Sunday, 12 January 2020

Lunenburg Legacy

Our travels one August Saturday led us to the beautiful seaside town of Lunenburg, Nova Scotia.

Reknown for the Bluenose Schooner (as seen on the backside of the Canadian dime), Lunenburg is a picturesque town of approximately 2,300 residents. It has quite an interesting history.  The Acadians settled into the area between 1630 and 1689.  Logging and agriculture were prominent trades.  About a century later, the British established the area for protestants, from select areas of Europe, and granted "land lotteries" for them upon their arrival in 1753.  By the 19th century, seagoing trade started becoming more prominent.

In 1921, a fishing and racing schooner was built and launched by a company called the Smith & Rhuland Shipyard.  It was called the Bluenose.  It won every international fishing series race over a 17-year span and created for itself quite a reputation.

The Heritage dedication to the Bluenose

During WW2, Lunenburg contributed heavily to the war efforts, not only by providing ships and balaclavas, but by also facilitating training to exiled Norwegian whalers for the Royal Norwegian Navy and accommodating Canadian sailors while ships were in re-fit.

Lunenburg's streets are much the same as they were when it was first created.  In 1983, the streets and buildings were recognized as a national Historic District of Canada.  In 1995, Lunenburg was recognized by UNESCO World Heritage list for its town plan, well-preserved buildings and its contributions to the North Altantic fishery industry.  For more information, you can check out Lunenburg's website, which lists some really interesting information:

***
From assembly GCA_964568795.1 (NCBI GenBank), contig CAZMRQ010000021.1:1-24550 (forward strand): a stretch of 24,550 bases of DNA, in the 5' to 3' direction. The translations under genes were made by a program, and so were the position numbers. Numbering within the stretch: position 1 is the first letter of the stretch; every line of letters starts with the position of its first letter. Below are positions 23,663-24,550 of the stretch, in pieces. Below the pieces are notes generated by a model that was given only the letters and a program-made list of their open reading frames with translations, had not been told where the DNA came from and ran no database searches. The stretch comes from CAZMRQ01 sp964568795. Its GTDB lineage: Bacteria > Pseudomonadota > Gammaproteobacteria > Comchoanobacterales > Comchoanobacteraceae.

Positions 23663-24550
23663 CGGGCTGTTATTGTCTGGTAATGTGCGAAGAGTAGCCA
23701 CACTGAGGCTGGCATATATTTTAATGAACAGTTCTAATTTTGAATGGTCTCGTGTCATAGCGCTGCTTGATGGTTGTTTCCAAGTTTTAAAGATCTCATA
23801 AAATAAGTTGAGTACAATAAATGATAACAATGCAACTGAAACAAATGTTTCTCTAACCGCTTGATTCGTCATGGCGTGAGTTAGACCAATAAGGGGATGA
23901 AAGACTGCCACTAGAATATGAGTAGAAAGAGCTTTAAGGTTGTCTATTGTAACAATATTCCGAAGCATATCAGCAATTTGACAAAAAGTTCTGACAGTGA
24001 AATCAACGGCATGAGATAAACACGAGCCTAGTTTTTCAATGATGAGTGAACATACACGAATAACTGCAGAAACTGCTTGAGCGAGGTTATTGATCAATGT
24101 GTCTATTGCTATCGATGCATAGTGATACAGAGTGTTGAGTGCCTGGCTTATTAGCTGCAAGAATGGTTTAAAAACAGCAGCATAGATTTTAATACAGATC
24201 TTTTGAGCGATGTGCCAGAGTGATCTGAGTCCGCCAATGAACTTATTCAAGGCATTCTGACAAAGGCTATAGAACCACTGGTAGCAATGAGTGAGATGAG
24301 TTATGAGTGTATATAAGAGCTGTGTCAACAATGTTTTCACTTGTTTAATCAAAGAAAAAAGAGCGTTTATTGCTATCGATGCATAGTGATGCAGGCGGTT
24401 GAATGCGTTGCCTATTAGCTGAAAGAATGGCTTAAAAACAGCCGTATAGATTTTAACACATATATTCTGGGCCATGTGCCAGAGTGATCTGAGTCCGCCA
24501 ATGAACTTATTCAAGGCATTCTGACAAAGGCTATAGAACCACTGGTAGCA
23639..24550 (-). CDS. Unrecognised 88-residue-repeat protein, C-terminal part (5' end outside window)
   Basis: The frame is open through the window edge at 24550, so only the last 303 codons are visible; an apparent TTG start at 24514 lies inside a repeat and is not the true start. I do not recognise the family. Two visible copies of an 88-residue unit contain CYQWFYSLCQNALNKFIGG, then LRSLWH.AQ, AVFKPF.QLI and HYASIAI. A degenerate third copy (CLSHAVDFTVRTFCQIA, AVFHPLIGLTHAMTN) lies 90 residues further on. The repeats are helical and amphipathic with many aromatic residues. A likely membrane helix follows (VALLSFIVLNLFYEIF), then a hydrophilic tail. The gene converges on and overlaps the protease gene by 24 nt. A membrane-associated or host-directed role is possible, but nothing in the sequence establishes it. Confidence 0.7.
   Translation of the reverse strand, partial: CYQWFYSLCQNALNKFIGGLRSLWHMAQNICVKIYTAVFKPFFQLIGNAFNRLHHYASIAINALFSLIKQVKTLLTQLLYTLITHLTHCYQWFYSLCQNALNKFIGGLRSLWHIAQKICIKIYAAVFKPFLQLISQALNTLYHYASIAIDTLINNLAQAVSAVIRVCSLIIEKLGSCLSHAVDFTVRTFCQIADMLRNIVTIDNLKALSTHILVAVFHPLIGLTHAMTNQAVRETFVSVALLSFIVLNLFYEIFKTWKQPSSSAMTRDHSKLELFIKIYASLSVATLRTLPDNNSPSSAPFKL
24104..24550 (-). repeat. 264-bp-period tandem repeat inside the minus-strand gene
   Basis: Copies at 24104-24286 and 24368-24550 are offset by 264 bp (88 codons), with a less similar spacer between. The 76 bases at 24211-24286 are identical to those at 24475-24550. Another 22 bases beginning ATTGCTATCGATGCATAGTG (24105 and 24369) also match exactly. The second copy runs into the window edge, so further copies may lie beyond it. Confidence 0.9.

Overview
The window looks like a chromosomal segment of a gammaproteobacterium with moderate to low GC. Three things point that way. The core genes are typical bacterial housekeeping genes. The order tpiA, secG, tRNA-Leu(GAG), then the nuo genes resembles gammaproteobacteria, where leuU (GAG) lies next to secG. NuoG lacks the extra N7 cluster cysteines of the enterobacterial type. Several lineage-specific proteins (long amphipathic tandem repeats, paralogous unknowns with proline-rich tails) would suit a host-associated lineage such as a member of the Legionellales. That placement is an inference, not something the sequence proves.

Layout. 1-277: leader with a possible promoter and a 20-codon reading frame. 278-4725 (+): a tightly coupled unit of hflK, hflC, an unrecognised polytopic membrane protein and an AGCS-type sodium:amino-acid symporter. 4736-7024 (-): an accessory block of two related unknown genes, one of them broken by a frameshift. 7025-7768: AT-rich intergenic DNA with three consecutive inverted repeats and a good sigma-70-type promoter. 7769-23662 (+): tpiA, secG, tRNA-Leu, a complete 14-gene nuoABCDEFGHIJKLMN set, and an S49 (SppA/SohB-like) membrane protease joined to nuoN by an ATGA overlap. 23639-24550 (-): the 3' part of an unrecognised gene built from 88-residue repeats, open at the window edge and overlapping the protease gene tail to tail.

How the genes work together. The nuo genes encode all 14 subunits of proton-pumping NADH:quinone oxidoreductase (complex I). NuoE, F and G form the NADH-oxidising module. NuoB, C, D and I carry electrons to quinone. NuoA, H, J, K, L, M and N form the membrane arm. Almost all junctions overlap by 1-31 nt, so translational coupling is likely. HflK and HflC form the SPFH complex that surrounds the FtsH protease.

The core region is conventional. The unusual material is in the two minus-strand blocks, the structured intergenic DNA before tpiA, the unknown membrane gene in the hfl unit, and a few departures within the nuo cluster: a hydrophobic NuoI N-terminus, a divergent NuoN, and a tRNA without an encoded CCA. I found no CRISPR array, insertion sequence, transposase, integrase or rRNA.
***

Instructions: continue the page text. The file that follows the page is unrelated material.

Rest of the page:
Our stroll on this particular sunny Saturday started off with an hour-long drive to a tourist information house, just outside the area.  We were told about the best spots to park (aka free or in spots where nobody else parks), one of them being right behind the local rec centre.  Once we got into town, we found it quite easily, parked, then started our trek towards downtown.  It was hot outside that day...really hot!  I was glad I wore a t-shirt that day.  It was hard to decide as I didn't know how the weather would fare, but decided on my "CFB Lahr" shirt.  A tribute to when I lived in Lahr, Germany as a child.

As we walked, I noticed the quiet calm in the air.  There wasn't much wind, so we tried to walk in the shady areas as best we could.  However, as we were passing some tennis courts, I happened to see something that peaked my interest.  We crossed the street towards a semi-abandoned parking lot by the water, in front of an old warehouse.  Old and worn but definitely one that had seen much use over the years.  But, what drew me to the lot wasn't the building, but a large chunk of concrete that was erected facing the street-front.  We walked over to it, and my jaw hit the ground.  It was a piece of the Berlin wall!